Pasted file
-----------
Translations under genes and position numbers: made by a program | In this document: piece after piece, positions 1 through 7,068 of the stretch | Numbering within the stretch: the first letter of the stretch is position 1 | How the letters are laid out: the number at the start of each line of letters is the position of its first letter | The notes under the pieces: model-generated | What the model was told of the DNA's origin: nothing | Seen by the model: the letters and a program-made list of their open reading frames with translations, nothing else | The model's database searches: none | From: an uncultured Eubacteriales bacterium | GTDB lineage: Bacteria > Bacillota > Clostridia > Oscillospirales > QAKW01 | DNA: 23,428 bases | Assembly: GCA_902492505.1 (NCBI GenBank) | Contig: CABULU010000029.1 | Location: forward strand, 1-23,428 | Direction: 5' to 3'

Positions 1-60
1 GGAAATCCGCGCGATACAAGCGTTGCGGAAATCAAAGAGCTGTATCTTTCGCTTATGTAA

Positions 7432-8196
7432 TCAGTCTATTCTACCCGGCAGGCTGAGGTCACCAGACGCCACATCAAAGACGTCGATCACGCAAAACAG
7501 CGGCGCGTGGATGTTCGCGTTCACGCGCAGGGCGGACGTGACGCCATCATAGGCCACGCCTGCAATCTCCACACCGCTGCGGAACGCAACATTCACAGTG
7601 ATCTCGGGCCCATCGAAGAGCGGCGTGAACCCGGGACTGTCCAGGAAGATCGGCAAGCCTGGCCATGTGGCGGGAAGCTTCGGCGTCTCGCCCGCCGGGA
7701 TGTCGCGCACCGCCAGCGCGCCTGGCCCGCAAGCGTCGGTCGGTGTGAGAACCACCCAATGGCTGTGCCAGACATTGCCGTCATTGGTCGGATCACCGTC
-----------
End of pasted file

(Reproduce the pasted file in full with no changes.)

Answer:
Translations under genes and position numbers: made by a program | In this document: piece after piece, positions 1 through 7,068 of the stretch | Numbering within the stretch: the first letter of the stretch is position 1 | How the letters are laid out: the number at the start of each line of letters is the position of its first letter | The notes under the pieces: model-generated | What the model was told of the DNA's origin: nothing | Seen by the model: the letters and a program-made list of their open reading frames with translations, nothing else | The model's database searches: none | From: an uncultured Eubacteriales bacterium | GTDB lineage: Bacteria > Bacillota > Clostridia > Oscillospirales > QAKW01 | DNA: 23,428 bases | Assembly: GCA_902492505.1 (NCBI GenBank) | Contig: CABULU010000029.1 | Location: forward strand, 1-23,428 | Direction: 5' to 3'

Positions 1-60
1 GGAAATCCGCGCGATACAAGCGTTGCGGAAATCAAAGAGCTGTATCTTTCGCTTATGTAA

Positions 7432-8196
7432 TCAGTCTATTCTACCCGGCAGGCTGAGGTCACCAGACGCCACATCAAAGACGTCGATCACGCAAAACAG
7501 CGGCGCGTGGATGTTCGCGTTCACGCGCAGGGCGGACGTGACGCCATCATAGGCCACGCCTGCAATCTCCACACCGCTGCGGAACGCAACATTCACAGTG
7601 ATCTCGGGCCCATCGAAGAGCGGCGTGAACCCGGGACTGTCCAGGAAGATCGGCAAGCCTGGCCATGTGGCGGGAAGCTTCGGCGTCTCGCCCGCCGGGA
7701 TGTCGCGCACCGCCAGCGCGCCTGGCCCGCAAGCGTCGGTCGGTGTGAGAACCACCCAATGGCTGTGCCAGACATTGCCGTCATTGGTCGGATCACCGTC